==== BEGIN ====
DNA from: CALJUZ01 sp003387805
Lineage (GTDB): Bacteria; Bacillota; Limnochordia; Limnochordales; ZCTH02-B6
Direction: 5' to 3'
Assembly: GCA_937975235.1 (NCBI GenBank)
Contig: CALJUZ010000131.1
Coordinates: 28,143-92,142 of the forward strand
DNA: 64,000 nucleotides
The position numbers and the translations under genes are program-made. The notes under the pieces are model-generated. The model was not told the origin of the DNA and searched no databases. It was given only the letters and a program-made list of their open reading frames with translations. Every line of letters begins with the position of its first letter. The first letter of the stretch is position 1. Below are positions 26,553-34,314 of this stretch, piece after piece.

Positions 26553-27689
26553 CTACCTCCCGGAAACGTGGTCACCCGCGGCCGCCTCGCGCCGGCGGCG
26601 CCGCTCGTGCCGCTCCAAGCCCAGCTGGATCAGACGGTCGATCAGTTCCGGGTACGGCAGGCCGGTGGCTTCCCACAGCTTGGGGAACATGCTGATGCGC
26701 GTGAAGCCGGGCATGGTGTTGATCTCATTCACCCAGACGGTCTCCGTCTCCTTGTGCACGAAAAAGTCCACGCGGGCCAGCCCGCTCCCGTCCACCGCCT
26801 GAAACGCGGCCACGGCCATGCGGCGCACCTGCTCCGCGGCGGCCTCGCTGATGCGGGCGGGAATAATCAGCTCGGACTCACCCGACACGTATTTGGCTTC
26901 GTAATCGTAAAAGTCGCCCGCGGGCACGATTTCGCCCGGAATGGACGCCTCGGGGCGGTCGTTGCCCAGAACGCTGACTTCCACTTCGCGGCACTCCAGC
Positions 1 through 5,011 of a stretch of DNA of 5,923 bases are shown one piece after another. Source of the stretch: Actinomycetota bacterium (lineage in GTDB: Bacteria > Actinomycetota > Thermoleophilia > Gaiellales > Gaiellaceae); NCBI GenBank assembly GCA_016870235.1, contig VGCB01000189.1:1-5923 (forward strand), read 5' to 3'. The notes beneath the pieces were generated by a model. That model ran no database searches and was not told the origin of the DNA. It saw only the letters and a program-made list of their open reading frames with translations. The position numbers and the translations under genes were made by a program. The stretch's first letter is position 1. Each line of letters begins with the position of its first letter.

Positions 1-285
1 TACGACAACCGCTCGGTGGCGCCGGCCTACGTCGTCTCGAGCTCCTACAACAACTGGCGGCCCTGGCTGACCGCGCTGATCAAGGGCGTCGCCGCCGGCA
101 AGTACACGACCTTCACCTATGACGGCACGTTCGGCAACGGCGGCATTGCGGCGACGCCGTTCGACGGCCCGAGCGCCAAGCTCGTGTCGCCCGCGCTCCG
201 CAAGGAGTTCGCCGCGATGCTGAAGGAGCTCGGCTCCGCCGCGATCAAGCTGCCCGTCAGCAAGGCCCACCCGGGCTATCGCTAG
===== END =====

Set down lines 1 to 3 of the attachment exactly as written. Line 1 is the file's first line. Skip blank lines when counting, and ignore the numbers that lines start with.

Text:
DNA from: CALJUZ01 sp003387805
Lineage (GTDB): Bacteria; Bacillota; Limnochordia; Limnochordales; ZCTH02-B6
Direction: 5' to 3'